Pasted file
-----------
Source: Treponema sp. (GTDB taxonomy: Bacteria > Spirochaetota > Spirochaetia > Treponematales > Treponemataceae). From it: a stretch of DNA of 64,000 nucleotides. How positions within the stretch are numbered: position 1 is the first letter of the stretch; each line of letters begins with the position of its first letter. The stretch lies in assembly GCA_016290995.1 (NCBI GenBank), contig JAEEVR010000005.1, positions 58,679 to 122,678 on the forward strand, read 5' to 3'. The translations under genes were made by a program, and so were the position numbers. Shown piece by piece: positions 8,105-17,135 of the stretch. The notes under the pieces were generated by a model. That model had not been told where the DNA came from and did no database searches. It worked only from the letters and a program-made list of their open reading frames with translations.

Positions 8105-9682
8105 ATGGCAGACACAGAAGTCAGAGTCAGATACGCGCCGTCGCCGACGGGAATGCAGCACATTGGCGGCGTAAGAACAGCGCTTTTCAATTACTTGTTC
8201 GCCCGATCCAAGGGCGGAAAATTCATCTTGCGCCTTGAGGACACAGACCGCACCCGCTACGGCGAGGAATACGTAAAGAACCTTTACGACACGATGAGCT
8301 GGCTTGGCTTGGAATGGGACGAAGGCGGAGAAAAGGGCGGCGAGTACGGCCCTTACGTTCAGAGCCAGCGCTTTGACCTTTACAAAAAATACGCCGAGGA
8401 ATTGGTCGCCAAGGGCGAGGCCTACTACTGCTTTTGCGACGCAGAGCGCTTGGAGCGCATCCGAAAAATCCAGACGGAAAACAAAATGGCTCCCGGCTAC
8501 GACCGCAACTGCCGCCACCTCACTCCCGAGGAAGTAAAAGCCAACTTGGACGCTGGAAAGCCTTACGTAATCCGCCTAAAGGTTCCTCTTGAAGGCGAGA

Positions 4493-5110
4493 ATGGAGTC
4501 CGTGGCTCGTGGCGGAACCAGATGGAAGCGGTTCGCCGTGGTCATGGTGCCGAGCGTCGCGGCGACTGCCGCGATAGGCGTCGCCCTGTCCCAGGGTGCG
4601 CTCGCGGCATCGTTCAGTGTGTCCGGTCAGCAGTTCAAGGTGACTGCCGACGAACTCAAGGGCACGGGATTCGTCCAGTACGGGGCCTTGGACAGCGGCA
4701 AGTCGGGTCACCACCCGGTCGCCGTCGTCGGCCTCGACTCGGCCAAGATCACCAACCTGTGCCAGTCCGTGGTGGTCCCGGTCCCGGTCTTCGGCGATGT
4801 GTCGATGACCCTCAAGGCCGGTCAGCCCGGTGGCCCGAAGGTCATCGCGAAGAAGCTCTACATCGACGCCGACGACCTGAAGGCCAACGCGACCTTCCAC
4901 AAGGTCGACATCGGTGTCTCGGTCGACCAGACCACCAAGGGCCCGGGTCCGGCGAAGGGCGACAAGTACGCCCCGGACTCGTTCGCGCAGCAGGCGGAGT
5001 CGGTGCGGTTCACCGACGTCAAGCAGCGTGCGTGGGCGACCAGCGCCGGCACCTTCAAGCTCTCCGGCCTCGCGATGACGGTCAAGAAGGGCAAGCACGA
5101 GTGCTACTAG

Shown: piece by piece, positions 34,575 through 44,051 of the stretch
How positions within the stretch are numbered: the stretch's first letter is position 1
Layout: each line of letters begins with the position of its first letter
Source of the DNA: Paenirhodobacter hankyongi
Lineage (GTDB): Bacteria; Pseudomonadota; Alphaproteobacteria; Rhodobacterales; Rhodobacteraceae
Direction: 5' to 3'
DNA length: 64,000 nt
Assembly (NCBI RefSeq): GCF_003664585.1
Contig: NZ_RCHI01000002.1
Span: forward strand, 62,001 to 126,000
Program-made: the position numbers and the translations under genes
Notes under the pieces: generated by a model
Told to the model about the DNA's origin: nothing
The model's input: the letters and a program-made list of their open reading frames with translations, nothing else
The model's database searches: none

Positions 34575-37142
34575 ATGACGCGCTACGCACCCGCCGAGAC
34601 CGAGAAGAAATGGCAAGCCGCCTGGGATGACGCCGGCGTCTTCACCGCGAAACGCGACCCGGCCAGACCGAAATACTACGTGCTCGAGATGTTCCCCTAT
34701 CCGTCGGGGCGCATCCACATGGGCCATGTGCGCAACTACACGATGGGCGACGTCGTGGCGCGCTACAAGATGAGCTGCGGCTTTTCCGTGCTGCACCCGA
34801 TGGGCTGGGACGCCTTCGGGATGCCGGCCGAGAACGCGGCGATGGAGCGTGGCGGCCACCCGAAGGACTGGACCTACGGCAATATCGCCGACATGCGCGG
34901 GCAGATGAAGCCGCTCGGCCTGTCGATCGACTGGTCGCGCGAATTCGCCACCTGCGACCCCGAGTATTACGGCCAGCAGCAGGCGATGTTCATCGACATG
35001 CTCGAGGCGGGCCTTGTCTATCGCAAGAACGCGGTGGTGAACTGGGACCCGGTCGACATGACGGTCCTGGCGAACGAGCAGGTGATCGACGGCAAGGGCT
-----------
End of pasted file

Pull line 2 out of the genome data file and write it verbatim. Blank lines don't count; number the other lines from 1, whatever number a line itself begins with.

Positions 8105-9682